22. Polhemus, J. T. & D. A. Polhemus, 2006. The marine Heteroptera of far eastern New Guinea and adjacent archiplelagoes (Insecta: Gerromorpha). Denisia 19: 927–982.Google Scholar
  23. Polhemus, J. T. & D. A. Polhemus (in press). Global trends in the description of aquatic and semiaquatic Heteroptera species, 1758–2004. Tijdschrift voor Entomologie 150(2).Google Scholar
  24. Schuh, R. T., B. Galil & J. T. Polhemus, 1987. Catalog and bibliography of Leptopodomorpha (Heteroptera). Bulletin of the American Museum of Natural History 185(3): 243–406.Google Scholar
  25. Schuh, R. T. & J. T. Polhemus, 1980. Analysis of taxonomic congruence among morphological, ecological, and biogeographic data sets for the Leptopodomorpha (Hemiptera). Systematic Zoology 29: 1–26.CrossRefGoogle Scholar
  26. Schuh, R. T. & J. A. Slater, 1995. True Bugs of the World (Hemiptera: Heteroptera). Classification and Natural History. Cornell University Press, Ithaca and London, xii + 336 pp.Google Scholar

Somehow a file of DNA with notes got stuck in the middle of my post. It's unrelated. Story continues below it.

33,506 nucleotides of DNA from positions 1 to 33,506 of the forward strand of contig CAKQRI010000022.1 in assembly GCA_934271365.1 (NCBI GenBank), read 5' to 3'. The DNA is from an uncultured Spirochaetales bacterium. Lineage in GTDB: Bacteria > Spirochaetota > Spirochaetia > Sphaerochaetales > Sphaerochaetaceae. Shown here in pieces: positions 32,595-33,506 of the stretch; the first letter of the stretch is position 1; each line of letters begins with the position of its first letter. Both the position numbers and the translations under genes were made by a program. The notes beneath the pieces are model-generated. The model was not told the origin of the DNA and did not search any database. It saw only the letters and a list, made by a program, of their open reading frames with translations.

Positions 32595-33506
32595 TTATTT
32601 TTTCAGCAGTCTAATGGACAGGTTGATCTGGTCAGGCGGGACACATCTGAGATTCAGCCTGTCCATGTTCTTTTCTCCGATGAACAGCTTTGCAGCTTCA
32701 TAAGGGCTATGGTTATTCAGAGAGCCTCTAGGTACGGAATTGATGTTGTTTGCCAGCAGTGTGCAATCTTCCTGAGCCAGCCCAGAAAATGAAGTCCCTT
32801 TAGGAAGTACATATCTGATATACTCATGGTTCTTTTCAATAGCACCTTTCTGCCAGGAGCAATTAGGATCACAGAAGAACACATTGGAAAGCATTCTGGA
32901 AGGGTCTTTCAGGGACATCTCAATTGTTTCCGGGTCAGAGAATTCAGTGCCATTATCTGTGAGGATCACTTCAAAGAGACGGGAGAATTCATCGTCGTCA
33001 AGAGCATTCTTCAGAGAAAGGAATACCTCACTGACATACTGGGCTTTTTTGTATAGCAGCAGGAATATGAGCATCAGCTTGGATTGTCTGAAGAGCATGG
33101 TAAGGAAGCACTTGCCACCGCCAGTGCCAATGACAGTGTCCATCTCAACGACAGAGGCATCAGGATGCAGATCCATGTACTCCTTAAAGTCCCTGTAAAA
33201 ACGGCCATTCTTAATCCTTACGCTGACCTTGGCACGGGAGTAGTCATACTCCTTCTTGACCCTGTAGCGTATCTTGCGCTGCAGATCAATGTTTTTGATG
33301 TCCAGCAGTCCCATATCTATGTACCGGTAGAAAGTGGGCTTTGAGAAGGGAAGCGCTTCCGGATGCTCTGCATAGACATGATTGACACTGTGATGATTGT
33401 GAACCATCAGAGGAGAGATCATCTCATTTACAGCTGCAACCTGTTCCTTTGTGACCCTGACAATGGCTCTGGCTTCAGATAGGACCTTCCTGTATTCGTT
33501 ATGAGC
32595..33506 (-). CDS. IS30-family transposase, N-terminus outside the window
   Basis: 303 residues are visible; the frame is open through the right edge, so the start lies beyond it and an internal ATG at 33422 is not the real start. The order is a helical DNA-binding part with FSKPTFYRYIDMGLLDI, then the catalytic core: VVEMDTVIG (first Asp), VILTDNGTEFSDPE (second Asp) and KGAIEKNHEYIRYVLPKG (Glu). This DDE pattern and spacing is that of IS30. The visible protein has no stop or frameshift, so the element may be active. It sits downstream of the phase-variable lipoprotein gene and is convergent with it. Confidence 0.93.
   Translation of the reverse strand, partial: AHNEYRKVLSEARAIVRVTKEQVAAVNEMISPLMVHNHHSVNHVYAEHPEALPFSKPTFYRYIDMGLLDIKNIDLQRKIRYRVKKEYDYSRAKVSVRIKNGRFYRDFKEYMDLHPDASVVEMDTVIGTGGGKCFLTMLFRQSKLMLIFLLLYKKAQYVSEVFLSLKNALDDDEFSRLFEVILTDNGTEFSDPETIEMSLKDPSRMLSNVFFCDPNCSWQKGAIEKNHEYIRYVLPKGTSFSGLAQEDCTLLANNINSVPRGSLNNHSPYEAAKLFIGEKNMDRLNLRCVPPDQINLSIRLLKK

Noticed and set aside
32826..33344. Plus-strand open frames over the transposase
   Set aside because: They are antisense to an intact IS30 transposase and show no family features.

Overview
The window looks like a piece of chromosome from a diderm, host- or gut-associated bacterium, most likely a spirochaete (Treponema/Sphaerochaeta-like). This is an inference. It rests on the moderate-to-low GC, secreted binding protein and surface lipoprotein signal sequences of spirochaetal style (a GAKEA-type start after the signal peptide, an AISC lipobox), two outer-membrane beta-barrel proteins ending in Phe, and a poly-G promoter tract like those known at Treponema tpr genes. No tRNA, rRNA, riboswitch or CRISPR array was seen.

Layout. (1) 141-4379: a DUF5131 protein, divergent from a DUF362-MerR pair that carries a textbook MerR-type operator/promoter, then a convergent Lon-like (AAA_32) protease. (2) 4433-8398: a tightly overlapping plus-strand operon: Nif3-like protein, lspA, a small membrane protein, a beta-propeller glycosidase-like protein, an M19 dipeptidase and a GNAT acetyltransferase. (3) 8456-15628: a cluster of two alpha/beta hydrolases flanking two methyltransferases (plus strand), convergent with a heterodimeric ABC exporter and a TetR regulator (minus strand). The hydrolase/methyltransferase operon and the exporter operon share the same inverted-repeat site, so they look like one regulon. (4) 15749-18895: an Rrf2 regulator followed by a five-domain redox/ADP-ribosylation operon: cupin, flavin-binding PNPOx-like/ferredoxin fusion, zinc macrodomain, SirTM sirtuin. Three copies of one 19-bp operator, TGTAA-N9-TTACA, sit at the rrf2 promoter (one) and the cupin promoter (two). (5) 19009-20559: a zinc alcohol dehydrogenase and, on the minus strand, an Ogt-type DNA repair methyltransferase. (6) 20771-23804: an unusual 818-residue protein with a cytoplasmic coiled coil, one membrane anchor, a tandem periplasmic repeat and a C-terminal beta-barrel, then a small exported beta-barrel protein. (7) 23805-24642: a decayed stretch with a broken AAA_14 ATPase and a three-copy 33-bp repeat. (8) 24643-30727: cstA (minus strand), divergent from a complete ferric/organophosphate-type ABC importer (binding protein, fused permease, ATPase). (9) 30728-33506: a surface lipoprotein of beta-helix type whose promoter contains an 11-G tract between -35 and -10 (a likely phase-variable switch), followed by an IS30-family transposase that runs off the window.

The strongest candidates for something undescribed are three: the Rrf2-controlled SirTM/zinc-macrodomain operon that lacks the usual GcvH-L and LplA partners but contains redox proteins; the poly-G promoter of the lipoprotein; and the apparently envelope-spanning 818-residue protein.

27. Tomokuni, M., M. Sato, N. Ichikawa, Y. Araki & S. Nishu, 1995. Two Japanese Aphelocheirus species (Naucoridae), A. kawamurae presumably extinct and A. nawae still surviving in Hyogo Prefecture. Rostria 44: 21–25.Google Scholar

Copyright information

© Springer Science+Business Media B.V. 2007

Authors and Affiliations

  1. 1.Colorado Entomological InstituteEnglewoodUSA
  2. 2.Department of EntomologySmithsonian InstitutionWashingtonUSA
  3. 3.Department of Natural SciencesBishop MuseumHonoluluUSA

Personalised recommendations